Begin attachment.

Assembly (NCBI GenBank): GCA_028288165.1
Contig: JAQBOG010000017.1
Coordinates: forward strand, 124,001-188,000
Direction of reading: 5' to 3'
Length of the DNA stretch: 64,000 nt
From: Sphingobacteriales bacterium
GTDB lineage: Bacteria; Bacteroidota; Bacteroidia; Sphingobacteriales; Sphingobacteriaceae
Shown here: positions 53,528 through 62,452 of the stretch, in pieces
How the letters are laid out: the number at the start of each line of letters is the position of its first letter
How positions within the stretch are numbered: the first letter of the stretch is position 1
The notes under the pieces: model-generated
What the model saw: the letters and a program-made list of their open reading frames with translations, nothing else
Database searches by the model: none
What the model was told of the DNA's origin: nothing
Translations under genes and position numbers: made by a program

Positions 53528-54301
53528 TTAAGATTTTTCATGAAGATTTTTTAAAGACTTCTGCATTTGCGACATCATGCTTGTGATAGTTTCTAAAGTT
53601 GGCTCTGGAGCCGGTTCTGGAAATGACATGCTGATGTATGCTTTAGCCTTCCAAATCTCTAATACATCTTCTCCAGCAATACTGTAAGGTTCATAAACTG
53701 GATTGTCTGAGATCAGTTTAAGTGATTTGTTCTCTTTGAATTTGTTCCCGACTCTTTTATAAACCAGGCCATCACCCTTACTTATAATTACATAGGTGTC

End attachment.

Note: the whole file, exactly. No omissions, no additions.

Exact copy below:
Assembly (NCBI GenBank): GCA_028288165.1
Contig: JAQBOG010000017.1
Coordinates: forward strand, 124,001-188,000
Direction of reading: 5' to 3'
Length of the DNA stretch: 64,000 nt
From: Sphingobacteriales bacterium
GTDB lineage: Bacteria; Bacteroidota; Bacteroidia; Sphingobacteriales; Sphingobacteriaceae
Shown here: positions 53,528 through 62,452 of the stretch, in pieces
How the letters are laid out: the number at the start of each line of letters is the position of its first letter
How positions within the stretch are numbered: the first letter of the stretch is position 1
The notes under the pieces: model-generated
What the model saw: the letters and a program-made list of their open reading frames with translations, nothing else
Database searches by the model: none
What the model was told of the DNA's origin: nothing
Translations under genes and position numbers: made by a program

Positions 53528-54301
53528 TTAAGATTTTTCATGAAGATTTTTTAAAGACTTCTGCATTTGCGACATCATGCTTGTGATAGTTTCTAAAGTT
53601 GGCTCTGGAGCCGGTTCTGGAAATGACATGCTGATGTATGCTTTAGCCTTCCAAATCTCTAATACATCTTCTCCAGCAATACTGTAAGGTTCATAAACTG
53701 GATTGTCTGAGATCAGTTTAAGTGATTTGTTCTCTTTGAATTTGTTCCCGACTCTTTTATAAACCAGGCCATCACCCTTACTTATAATTACATAGGTGTC